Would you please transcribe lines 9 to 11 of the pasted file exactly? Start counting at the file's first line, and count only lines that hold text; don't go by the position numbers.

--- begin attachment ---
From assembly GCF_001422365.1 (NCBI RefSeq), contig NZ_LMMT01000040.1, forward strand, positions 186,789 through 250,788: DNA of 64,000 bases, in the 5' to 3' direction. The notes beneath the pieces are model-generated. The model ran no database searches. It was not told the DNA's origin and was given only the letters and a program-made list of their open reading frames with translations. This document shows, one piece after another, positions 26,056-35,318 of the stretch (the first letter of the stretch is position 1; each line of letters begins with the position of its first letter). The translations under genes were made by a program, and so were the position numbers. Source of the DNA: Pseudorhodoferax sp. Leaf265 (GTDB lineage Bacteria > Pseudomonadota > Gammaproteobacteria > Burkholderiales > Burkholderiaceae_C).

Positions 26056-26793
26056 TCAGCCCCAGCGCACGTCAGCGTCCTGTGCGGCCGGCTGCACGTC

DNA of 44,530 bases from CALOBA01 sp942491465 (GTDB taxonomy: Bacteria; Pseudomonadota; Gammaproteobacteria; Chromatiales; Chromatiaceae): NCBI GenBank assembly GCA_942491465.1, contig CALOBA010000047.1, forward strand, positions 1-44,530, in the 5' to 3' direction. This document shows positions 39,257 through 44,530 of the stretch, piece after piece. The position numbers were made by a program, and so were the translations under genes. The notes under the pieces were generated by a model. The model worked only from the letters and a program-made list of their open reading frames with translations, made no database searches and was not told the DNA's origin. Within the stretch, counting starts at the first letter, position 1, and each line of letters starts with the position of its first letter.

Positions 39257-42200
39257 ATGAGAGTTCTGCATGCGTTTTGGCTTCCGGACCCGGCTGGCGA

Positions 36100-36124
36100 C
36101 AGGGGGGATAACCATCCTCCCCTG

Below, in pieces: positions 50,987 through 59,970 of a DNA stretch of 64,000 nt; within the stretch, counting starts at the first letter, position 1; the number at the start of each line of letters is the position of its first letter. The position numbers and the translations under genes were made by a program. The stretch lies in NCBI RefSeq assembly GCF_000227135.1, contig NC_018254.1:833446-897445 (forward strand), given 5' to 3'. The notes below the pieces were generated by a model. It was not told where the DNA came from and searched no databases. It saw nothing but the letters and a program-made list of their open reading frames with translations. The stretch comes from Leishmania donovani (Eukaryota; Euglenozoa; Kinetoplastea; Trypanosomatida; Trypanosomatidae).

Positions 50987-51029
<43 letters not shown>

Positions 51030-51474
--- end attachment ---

36101 AGGGGGGATAACCATCCTCCCCTG

Below, in pieces: positions 50,987 through 59,970 of a DNA stretch of 64,000 nt; within the stretch, counting starts at the first letter, position 1; the number at the start of each line of letters is the position of its first letter. The position numbers and the translations under genes were made by a program. The stretch lies in NCBI RefSeq assembly GCF_000227135.1, contig NC_018254.1:833446-897445 (forward strand), given 5' to 3'. The notes below the pieces were generated by a model. It was not told where the DNA came from and searched no databases. It saw nothing but the letters and a program-made list of their open reading frames with translations. The stretch comes from Leishmania donovani (Eukaryota; Euglenozoa; Kinetoplastea; Trypanosomatida; Trypanosomatidae).

Positions 50987-51029